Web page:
If you find yourself ahead of the competition by having even as little as a +2 piece advantage, there's a type of colloquial theory which you can apply in the mid-game to try to keep your material advantage. Visualizing the board into quadrants, with each quadrant having 16 squares with four rows and four columns, you can identify which quadrant of the board has the material superiority (the quadrant with most of your or your opponent's material in it).
If you haven't found a quick way to checkmate yet, but you're in a strong position, attack your opponents in the quadrant with the most material. This can give you some security if you don't sacrifice too many pieces yourself.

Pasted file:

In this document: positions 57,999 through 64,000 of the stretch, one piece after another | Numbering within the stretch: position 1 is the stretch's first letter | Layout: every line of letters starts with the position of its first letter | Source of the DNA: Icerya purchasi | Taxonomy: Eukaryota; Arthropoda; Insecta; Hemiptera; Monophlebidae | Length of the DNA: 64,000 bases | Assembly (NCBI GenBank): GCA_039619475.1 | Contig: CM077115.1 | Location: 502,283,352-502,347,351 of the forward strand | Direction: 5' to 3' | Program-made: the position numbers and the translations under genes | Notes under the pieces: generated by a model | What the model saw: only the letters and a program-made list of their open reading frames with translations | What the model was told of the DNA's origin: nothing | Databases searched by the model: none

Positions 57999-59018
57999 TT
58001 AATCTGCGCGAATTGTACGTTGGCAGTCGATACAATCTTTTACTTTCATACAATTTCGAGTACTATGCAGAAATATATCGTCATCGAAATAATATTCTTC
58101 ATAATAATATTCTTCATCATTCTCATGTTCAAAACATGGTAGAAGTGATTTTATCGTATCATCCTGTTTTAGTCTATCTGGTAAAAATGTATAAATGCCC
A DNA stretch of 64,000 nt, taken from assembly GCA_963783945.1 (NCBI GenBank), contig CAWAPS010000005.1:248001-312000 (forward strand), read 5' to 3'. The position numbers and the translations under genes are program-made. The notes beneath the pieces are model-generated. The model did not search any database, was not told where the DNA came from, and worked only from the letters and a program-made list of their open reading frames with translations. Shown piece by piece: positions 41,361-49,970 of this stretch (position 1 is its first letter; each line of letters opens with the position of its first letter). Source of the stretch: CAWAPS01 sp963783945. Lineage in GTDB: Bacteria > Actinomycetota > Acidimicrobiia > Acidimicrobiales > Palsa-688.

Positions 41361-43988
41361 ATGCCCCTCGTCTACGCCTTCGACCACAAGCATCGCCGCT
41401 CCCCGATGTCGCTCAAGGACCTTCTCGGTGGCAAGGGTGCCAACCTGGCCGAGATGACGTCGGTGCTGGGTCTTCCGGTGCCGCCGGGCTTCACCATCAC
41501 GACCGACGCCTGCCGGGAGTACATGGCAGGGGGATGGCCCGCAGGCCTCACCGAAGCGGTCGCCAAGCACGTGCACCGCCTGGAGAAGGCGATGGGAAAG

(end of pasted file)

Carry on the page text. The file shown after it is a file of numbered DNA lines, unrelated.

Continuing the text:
However, there's much debate within chess theory as to origins of this idea; some linking it to chess legend Garry Kasparov and others to before Kasparov's time. Yet, at its core, the idea of deconstructing the board into easier to digest areas can help you identify where you are winning, center your attacks, and help you avoid being overwhelmed. However, this practice will get increasingly more difficult to use as you compete against more advanced players, as the only way you'll be able to defend yourself is by attacking the board as a whole.
Break Open the Castling Pawn Formations
When a player castles, they typically have an established pawn formation in place protecting the king. Eventually, you'll have to bust through that formation if it hasn't already been deconstructed. If you find yourself in this position, there're two easy ways to approach getting to the king: